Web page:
Supreme Court Justices Clarence Thomas and Antonin Scalia in Washington in 2010. (Pablo Martinez Monsivais / AP)

Attention, fans of law and celebrity culture: It’s that time of year when — in keeping with the grand Truthdig tradition inaugurated last December — we hand out our annual SCOTUS Awards to the men and women who staff our nation’s most powerful judicial tribunal. By the way, I think we’re onto something big here — OK, not Donald Trump big, but pathbreaking (tongue in bulging cheek) all the same. While I’m not aware of any similar awards pageant, the idea of Supreme Court justices as celebrities is catching on, even as a subject of serious academic exegesis. Indeed, earlier this year, Richard Hasen — a professor at the University of California, Irvine, Law School — published “Celebrity Justice: Supreme Court Edition.” In the paper, Hasen reported that the number of extrajudicial speeches by sitting justices — news interviews, TV appearances, book tours, lectures delivered at conventions and universities, and the like — had increased by a factor of 850 percent from 1960-1969 to 2005-2014. As you read through the dispensations below, keep the following point in mind: Although each Supreme Court term begins in October, these accolades are based on calendar-year performances; thus, court opinions released in December 2014 don’t count, but any remarks made during this month’s oral arguments — even in cases as yet undecided — are fair game. So without further ado or apologies, I give you our 2015 winners (I use the word loosely) and the loot they have garnered. As in Little League, everyone gets a prize. But keep in mind, the awards given in this contest are anything but final. Please feel free to scream at your computer screen, throw a figurative (or real) shoe at my Twitter feed (@Blumslaw), curse me to the heavens, propose alternative awards or, if so inclined, applaud the results. Your choice.

The Platinum Chalice for Most Unhinged Justice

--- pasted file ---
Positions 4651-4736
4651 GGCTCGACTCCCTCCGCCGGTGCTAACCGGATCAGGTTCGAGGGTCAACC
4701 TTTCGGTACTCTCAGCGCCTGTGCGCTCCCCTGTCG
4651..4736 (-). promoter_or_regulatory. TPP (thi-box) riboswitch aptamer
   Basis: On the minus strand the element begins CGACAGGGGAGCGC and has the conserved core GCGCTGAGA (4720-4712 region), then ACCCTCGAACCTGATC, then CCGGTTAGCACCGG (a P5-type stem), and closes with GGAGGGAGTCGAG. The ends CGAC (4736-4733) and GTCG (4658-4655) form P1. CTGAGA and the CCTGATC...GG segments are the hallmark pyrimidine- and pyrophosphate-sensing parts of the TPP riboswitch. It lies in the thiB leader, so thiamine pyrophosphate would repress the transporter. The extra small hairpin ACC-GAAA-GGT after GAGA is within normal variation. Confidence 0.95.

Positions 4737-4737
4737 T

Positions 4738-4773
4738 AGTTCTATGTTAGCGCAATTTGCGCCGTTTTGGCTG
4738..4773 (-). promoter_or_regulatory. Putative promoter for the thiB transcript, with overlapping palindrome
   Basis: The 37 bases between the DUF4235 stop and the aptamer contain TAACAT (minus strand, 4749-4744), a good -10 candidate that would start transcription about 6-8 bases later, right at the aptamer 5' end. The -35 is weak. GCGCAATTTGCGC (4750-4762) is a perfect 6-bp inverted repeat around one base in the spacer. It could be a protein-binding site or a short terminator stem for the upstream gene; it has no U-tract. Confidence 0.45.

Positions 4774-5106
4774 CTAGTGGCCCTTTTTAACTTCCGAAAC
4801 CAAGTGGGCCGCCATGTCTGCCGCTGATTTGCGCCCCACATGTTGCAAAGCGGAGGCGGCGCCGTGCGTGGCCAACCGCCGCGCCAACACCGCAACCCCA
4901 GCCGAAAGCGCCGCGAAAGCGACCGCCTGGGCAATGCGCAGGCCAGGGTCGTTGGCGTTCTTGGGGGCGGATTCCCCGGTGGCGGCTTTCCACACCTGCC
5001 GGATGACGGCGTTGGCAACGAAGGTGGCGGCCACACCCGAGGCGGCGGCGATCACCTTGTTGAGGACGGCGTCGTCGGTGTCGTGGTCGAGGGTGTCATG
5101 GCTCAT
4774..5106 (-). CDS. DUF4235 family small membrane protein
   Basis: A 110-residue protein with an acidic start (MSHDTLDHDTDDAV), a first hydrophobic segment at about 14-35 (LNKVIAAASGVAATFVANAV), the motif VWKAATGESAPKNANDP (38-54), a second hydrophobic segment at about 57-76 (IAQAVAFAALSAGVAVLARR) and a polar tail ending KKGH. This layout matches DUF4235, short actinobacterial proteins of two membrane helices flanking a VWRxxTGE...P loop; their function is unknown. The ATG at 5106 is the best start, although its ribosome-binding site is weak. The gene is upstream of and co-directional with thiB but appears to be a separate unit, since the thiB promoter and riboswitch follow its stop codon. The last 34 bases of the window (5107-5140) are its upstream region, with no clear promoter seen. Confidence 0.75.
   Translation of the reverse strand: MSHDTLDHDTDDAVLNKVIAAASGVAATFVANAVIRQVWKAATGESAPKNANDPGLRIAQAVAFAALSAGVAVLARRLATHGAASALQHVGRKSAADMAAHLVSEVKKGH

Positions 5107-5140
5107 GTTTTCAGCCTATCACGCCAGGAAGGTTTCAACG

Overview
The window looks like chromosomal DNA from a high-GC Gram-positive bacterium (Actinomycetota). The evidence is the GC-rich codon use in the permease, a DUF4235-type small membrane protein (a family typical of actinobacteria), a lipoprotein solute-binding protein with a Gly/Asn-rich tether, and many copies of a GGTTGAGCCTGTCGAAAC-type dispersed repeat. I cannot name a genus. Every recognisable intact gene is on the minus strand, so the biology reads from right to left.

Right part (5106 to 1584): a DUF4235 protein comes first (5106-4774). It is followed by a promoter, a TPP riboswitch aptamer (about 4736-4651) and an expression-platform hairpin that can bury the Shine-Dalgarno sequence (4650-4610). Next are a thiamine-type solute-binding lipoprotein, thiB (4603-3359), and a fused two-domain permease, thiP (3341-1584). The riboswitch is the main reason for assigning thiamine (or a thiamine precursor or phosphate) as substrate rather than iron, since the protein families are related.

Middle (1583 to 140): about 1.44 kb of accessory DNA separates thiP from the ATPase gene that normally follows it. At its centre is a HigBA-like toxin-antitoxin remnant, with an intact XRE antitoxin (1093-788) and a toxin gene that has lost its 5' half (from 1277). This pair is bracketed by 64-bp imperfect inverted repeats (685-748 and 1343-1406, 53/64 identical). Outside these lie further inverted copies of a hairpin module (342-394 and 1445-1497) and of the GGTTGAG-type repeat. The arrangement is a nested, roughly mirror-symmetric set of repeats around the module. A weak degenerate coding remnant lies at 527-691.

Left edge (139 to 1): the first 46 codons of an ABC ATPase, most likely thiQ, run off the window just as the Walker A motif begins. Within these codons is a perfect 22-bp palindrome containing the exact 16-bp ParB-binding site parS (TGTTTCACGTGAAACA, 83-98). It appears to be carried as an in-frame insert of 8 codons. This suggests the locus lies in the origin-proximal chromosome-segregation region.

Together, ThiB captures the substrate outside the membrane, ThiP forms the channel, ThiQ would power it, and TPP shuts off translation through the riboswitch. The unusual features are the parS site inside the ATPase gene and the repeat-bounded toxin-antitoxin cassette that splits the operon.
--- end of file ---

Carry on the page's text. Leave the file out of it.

This prize (our highest honor) goes to the redoubtable, acerbic purveyor of original intent, a man in perpetual be-robed contact with the Founding Fathers, a legend in his own mind: Antonin Scalia. Scalia earned his stripes as the court’s loosest jurisprudential cannon for his departures from reality last June in the court’s rulings on Obamacare (King v. Burwell) and same-sex marriage (Obergefell v. Hodges). In his dissent in the King case — speaking for himself, Justice Samuel Alito and his mute wingman Justice Clarence Thomas — Scalia sounded more like a character drawn from the pages of Lewis Carroll’s “Through the Looking Glass” than a member of the third branch of government. “Words no longer have meaning,” he thundered, if the language of the Affordable Care Act is construed as the majority of the court has read it. The decision to uphold the act’s marketplace insurance exchanges was “interpretive jiggery-pokery” and “pure applesauce,” he admonished. Scalia’s opinion in Obergefell — which was again joined by Thomas — was even more untethered. It began with the implausible assertion that the “substance of today’s decree is not of immense personal importance to me.” Coming from the pen of someone who in the past has compared homosexuality to murder, polygamy and animal abuse, and equated homosexuals with drug addicts and prostitutes, the claim not only seemed untrue but also could be taken as a clinical sign of dissociation. Demonstrating that the majority’s opinion was in fact of the utmost personal significance to him, he branded the ruling “a naked judicial claim to legislative — indeed, super-legislative — power.” Lamenting the end of federalism and states’ rights, Scalia charged that a “system of government that makes the People subordinate to a committee of nine unelected lawyers does not deserve to be called a democracy.” And then, as if yielding to paranoid fantasy, he added: “Who ever thought that intimacy and spirituality [whatever that means] were freedoms? And if intimacy is, one would think Freedom of Intimacy is abridged rather than expanded by marriage. Ask the nearest hippie.” In a boorish footnote, he obsessed, “The Supreme Court of the United States has descended from the disciplined legal reasoning of John Marshall and Joseph Story to the mystical aphorisms of a fortune cookie.”
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